The scope of this paper focuses on CCIT of viral vector gene therapy drug product (DP). Cell therapies are out of scope. The strategy proposed here for CCIT is applicable to all advanced therapy medicinal product (ATMP) drug products that are manufactured in small lot sizes, typically <500 vials.
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This paper provides some considerations and guidance on defining a justifiable sample size for CCIT when required for parenteral biopharmaceutical finished products. This is a particularly important consideration when using destructive test method. It also summarizes a practical and risk-based strategy, both representing scientifically justified approaches. These approaches prevent unnecessary sampling and testing while retaining high product quality. Where the integrity of each individual container is assured by a suitably qualified process, additional CCI sampling and testing would not normally be required.
Container closure (CCI): Dye ingress methods for container-closure integrity testing: An industry position paper
The release of the expanded USP<1207> in 2016 cast doubt over the validity of so-called probabilistic analytical methods, including one the biopharmaceutical industry’s most universal tests – the dye ingress method for container closure integrity
With the dye ingress method ubiquitously used without issue for decades, this paper highlights the continued value and applicability of this and other probabilistic analytical tests. In addition, this paper also describes how any method, whether probabilistic or deterministic, stands or falls on the quality of its development and validation, and not necessarily on the properties of the test itself.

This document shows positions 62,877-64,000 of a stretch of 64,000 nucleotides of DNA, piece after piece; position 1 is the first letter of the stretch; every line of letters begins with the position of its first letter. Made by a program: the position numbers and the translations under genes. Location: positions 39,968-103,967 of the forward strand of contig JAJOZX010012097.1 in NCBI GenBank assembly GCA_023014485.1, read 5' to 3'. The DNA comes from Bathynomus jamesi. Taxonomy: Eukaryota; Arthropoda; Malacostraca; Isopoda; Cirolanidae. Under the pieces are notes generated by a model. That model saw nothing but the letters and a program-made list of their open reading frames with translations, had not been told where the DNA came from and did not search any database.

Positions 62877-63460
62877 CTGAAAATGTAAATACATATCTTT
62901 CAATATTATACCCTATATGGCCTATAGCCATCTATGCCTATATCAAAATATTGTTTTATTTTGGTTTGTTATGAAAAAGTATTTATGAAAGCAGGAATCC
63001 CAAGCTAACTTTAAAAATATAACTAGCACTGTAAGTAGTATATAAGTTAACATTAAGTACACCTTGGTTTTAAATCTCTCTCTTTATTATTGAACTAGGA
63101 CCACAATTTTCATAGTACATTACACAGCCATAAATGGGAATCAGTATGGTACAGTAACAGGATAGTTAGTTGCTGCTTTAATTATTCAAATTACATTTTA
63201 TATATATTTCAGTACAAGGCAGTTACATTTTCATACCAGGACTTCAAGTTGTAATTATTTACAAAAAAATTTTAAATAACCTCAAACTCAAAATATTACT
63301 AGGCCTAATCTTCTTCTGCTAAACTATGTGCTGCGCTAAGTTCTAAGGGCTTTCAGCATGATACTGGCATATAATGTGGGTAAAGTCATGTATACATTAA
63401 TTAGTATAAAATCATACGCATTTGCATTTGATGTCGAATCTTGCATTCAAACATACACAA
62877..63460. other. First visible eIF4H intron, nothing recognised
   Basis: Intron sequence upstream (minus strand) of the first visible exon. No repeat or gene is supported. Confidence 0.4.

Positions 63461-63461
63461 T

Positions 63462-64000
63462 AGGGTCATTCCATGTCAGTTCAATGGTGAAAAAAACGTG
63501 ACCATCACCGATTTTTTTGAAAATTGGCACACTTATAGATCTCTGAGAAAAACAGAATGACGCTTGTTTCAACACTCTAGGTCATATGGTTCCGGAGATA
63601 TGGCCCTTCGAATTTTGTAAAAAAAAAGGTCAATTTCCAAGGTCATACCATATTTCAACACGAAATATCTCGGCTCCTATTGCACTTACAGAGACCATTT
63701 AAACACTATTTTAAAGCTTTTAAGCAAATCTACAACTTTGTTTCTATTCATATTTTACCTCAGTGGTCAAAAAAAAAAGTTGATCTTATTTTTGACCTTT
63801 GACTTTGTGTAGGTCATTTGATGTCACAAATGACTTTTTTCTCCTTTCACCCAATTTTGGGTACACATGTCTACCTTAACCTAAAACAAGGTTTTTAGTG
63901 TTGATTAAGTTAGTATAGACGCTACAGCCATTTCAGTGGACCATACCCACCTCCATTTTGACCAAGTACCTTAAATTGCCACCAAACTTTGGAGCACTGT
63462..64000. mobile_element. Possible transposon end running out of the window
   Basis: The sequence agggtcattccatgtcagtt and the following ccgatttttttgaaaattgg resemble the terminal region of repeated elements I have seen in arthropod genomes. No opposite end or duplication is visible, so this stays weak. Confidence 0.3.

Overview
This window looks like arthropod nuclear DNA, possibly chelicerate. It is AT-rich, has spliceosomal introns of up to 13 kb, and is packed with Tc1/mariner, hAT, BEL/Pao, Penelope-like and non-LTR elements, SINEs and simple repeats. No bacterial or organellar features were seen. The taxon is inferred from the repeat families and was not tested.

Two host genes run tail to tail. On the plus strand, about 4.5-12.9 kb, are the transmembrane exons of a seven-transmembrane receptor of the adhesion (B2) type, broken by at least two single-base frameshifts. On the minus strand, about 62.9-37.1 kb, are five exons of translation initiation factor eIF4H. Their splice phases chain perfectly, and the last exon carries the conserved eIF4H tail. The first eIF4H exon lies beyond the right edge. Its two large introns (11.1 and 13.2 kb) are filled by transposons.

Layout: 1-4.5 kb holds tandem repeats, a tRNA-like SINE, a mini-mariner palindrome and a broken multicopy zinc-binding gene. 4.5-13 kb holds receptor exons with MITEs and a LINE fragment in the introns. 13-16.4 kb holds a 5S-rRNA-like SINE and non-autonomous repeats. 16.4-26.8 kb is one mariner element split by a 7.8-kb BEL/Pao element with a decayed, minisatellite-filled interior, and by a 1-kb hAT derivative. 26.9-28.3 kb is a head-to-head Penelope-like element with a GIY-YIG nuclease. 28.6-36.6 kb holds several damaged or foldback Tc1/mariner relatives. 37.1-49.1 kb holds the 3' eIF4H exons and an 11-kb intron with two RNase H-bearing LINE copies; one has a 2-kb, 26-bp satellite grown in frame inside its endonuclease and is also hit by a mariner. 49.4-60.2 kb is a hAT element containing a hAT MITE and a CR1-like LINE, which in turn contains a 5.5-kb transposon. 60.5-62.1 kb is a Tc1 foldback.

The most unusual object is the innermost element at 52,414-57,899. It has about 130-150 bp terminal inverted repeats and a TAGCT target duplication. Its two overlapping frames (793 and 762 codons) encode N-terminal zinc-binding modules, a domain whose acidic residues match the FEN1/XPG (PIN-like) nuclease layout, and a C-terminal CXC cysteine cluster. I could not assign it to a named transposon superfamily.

The most important factor is to apply a test method is not how it is labelled, but lies in its development, qualification and whether it meets the need for which it is designed.
Container closure integrity (CCI): Container closure integrity control versus integrity testing during routine manufacturing
In 2014 uncertainty around regulation for container closure and integrity testing (CCIT) fed a perceptible shift in mindset across the industry, causing some concern amongst many subject matter experts in biological manufacturers. Their concern was that gaps in guidance was enabling skewed expectations such that they would promote 100% CCIT for the release of drug product batches. This paper addresses this concern by re-stating the principles of CCI, qualification, process control and in-process testing to establish the framework within all effective container closure integrity programs. It concludes that performing 100% CCIT does not provide certainty that a process is well controlled and introduces an additional step that is not always necessary or suitable for the high processing speeds in the industry.